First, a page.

Pet by Akwaeke Emezi
Pet is here to hunt a monster.
Are you brave enough to look?
There are no more monsters anymore, or so the children in the city of Lucille are taught. With doting parents and a best friend named Redemption, Jam has grown up with this lesson all her life. But when she meets Pet, a creature made of horns and colors and claws, who emerges from one of her mother’s paintings and a drop of Jam’s blood, she must reconsider what she’s been told. Pet has come to hunt a monster, and the shadow of something grim lurks in Redemption’s house. Jam must fight not only to protect her best friend, but also to uncover the truth, and the answer to the question — How do you save the world from monsters if no one will admit they exist?
In the city of Lucille, there are no monsters.
Since the angels stepped in with their sweeping reforms, monsters have all but disappeared, leaving only love and peace behind. Jam knows this, has been taught this all her life, sees it every day. Her parents adore her, have supported her all her life. Her best friend, Redemption, is always there for her no matter what. And there are no monsters.
Except Pet arrives, here to hunt a monster, and it will not be dissuaded. There are not supposed to be monsters in Lucille, but now, Jam may have to face them all the same.
Pet is about monsters, and how they hide when you forget to keep searching for them.
Every moment of this book is saturated with the looming threat of a monster in Lucille. There shouldn’t be any, Jam knows that, but Pet’s very existence proves that something foul is at work. A monster has slipped through the cracks, defying the angels who worked so hard to create this safe haven for everyone, and it must be destroyed. That is, according to Pet, the only way to proceed.
But Jam, only seventeen, too young to remember what the world was like when monsters walked free, knows this can’t be all. How is she supposed to recognize a monster? How can she make sure monsters don’t escape her sight again? Surely whisking them away, destroying them, whatever Pet wishes to do, can’t be the only solution? Maybe it’s not even the best solution.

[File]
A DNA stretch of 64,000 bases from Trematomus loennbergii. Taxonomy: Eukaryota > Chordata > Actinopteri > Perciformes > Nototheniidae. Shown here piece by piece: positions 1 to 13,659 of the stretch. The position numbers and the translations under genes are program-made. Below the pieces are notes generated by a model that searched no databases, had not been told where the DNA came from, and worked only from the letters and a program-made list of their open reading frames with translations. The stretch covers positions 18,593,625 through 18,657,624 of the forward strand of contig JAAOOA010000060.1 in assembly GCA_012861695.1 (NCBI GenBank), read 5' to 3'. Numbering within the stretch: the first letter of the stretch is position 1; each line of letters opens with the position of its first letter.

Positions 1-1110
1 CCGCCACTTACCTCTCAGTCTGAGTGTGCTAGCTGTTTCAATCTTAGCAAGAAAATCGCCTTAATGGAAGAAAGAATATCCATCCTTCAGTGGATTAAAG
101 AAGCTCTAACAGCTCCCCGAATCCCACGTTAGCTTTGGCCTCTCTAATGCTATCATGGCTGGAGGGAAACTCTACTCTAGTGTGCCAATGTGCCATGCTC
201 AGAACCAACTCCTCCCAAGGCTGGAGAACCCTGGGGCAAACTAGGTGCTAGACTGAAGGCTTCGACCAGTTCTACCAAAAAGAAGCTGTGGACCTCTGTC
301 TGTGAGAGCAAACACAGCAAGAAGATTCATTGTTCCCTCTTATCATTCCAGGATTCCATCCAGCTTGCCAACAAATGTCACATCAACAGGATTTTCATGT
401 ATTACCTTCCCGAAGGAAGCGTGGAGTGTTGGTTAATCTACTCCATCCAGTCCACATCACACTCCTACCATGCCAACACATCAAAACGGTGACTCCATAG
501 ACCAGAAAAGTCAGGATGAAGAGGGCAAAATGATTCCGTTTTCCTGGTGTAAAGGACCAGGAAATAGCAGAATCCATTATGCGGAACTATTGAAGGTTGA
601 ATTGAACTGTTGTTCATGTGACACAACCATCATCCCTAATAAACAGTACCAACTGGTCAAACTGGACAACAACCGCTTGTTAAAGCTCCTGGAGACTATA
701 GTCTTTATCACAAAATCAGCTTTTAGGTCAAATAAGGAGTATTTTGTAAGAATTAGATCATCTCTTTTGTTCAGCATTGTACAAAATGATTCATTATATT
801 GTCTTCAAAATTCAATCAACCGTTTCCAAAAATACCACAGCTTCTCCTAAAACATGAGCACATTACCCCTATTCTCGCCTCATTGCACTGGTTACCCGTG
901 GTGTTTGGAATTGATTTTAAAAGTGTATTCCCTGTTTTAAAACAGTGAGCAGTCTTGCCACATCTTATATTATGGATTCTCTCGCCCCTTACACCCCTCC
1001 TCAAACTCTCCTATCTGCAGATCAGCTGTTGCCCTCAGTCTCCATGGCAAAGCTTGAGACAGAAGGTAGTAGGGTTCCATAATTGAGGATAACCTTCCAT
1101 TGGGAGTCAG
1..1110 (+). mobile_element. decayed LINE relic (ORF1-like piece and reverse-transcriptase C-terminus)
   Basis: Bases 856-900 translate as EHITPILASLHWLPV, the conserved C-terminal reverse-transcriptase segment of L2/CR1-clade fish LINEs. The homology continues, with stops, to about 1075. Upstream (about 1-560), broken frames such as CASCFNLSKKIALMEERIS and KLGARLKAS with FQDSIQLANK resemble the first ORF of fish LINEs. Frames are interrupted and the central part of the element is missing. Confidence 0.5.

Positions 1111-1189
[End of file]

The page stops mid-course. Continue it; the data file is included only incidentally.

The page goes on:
And so Jam helps Pet hunt a monster, because she cannot sit by and allow this to pass.
But this is also a book about love.
I was braced for tension when I started Pet. The hunt, I expected. But the sheer outpouring of love that walked side by side with that hunt? It took me by surprise in the warmest of ways. So much of Jam’s life is marked by love and affirmation, like her parent’s early acceptance that she’s trans (which includes support for medically transitioning), her loved ones’ willingness to learn sign language to continue communicating with her when she’s non-verbal, and Redemptions big, loving family ready to share love wherever it’s needed.
And yet love is also part of the hunt. Love is the willingness to look unpleasant things in the eye, so that you can identify them, so you can protect the ones you love from the harm those unpleasant things can cause. And love is preparing those closest to you to see those unpleasant things early, to stop those unpleasant things early. It’s about protecting one another and making the hard choices to keep others from needless suffering.
And I loved it.
I encourage you to read Pet with all my heart.
If you’re looking for another book to read during Black History Month, this one is great, since it’s short and wonderful all at once. And even if you don’t get to it this month, that’s fine, because Black stories ought to be celebrated and enjoyed year round. The point is, you should read it, and I hope you love it. It’s warm and loving, and at the very same time, it has a raw, painful core. The shifts between the two are almost effortless, and the result is a story that promises to linger for a long time to come. 💛
CW: police brutality mention, violence (gun violence mention), child death mention, suicide mention, child abuse, gore (including eye gore)